“Nobody knew quite what to make of him, or quite what to think … Every step he took toward the light, just as you thought his face was going to be revealed, it wasn’t. It was as if the lights dimmed, just for him.” So speaks Steve Buscemi at the start of Desperado, the 1995 Robert Rodriguez film that first positioned Antonio Banderas as a Hollywood leading man. It’s a thrilling piece of onscreen braggadocio that succeeds because its subject is that cool: The Spanish actor, sporting ludicrously long hair, strides toward the camera, his face bathed in darkness.
By the mid-’90s, Banderas was already well regarded in art-house and European-cinema circles. A favorite of the acclaimed director Pedro Almodóvar, he subverted his good looks and natural charisma to play all kinds of strange characters in his Spanish-language films. In America, he was initially typecast in supporting roles that treated him as exotic, and in lead roles that played him up as a mysterious Latin lover boy. But Banderas’s career, which was celebrated this month in a retrospective at New York’s Quad Cinema, defies easy categorization. Of the movie industry’s ’90s poster boys, he has always been one of the most inventive and daring; here are 10 of his films that illustrate his willingness to take risks and turn even the simplest blockbusters into something unique.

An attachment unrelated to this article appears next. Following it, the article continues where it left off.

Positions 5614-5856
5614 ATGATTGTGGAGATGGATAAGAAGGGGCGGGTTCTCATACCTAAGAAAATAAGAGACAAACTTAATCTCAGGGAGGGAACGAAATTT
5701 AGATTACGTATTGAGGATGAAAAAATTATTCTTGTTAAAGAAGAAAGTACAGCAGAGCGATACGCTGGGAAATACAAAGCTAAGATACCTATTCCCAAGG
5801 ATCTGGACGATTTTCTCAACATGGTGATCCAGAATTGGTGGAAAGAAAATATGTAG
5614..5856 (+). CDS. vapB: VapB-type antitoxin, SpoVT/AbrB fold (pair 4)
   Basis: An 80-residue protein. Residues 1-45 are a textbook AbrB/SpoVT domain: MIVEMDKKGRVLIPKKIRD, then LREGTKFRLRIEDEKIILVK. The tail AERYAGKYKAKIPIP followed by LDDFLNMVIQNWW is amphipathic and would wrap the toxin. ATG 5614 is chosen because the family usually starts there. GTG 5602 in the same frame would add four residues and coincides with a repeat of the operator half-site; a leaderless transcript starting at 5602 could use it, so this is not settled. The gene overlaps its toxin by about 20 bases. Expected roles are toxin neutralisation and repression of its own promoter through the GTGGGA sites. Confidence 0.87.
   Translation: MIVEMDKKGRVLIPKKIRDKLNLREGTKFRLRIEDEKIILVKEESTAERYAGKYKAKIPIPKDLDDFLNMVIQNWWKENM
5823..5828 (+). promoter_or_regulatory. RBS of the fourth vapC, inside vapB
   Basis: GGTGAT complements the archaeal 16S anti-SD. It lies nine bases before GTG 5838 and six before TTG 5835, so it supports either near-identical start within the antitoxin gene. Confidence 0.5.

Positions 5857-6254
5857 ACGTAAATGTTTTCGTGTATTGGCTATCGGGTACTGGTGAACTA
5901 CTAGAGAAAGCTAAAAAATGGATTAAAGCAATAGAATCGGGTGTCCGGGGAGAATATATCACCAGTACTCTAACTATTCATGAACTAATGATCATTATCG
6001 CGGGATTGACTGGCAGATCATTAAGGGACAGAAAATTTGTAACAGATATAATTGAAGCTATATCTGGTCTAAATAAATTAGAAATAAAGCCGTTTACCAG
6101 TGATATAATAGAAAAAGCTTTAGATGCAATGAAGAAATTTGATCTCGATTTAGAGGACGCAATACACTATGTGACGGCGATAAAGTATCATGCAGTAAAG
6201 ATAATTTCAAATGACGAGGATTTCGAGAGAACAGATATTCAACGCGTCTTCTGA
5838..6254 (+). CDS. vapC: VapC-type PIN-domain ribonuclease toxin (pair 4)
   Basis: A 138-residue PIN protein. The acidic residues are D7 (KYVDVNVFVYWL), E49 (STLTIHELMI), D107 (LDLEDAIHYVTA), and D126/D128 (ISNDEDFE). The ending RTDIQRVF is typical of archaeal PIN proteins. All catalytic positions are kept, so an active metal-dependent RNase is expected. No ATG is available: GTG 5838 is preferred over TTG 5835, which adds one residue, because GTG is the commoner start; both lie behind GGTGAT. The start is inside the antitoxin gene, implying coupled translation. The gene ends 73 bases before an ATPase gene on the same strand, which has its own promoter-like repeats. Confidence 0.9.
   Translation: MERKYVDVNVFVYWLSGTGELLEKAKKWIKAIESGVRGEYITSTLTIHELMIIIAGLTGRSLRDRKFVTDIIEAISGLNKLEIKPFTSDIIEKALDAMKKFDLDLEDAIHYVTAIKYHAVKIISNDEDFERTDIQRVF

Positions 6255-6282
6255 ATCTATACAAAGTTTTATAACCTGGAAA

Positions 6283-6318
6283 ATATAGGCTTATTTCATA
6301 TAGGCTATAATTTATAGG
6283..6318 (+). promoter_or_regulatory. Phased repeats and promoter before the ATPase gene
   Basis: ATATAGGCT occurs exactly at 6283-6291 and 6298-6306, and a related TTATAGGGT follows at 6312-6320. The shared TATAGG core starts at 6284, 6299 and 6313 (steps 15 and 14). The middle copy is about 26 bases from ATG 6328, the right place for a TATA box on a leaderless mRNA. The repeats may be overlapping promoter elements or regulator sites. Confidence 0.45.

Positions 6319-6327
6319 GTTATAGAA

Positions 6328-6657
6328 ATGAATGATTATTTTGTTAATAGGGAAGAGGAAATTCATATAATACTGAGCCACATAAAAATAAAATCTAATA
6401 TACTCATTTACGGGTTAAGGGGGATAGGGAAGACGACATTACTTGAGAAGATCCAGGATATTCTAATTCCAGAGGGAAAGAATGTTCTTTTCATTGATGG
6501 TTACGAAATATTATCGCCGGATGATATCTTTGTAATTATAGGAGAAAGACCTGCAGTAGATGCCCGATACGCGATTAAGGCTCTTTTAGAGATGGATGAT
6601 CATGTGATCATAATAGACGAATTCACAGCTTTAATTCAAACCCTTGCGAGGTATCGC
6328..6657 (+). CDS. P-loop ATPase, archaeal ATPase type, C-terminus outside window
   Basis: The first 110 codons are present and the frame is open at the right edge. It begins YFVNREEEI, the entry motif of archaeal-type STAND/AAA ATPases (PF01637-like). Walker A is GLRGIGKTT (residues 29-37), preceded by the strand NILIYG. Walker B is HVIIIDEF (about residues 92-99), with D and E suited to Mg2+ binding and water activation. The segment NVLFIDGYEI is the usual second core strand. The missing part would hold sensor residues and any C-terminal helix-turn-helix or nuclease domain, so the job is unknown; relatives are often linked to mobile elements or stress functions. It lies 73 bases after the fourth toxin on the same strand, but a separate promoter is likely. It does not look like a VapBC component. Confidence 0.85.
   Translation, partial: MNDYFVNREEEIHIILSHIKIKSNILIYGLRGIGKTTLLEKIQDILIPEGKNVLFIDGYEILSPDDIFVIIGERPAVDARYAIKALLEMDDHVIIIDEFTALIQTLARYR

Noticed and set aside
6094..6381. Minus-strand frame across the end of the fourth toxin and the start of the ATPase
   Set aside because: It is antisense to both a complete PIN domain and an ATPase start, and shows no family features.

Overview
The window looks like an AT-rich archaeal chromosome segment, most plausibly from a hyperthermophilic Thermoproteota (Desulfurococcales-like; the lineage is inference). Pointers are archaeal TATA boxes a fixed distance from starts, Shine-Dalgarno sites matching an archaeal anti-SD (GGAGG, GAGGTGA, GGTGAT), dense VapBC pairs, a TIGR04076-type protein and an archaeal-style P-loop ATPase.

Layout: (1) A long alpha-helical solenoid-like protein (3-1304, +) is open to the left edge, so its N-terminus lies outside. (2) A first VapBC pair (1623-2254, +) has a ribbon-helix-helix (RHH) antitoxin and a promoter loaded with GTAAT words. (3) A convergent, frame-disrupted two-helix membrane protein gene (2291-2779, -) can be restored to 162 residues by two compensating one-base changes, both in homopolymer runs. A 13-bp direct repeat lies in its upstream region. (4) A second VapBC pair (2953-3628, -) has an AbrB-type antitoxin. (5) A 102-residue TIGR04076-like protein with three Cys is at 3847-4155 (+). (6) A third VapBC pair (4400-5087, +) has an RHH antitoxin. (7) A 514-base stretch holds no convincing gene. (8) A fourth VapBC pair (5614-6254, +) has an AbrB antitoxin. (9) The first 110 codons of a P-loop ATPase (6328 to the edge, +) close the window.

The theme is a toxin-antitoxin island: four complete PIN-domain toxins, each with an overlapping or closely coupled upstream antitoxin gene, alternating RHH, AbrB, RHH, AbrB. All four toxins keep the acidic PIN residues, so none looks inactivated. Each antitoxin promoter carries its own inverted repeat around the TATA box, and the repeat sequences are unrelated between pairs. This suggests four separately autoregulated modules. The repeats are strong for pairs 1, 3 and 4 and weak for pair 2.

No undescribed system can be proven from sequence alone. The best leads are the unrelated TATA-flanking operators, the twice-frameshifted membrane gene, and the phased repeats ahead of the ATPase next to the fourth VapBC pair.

Labyrinth of Passion (1982)
A young stage performer from Málaga who initially dreamed of playing soccer, Banderas was plucked from Spain’s National Theatre in the early ’80s by Almodóvar. A master of satire and melodrama, Almodóvar was in the vanguard of Spain’s “Movida Madrileña,” a countercultural reaction to the death of the dictator Francisco Franco. Labyrinth of Passion was Almodóvar’s second movie, an anarchic soap opera about the gay romance between a pop star and a prince. Banderas, who was 19 years old when the film was shot, smolders in the supporting role of a terrorist revolutionary looking to thwart the main pairing.“We presented a tribe that was way more sweet, more colorful than what the regime permitted,” Banderas recalled of the film’s ensemble in a recent interview with Vulture. “That went to the mind of young people who wanted to break with the past and propose something new and fresh for the future.”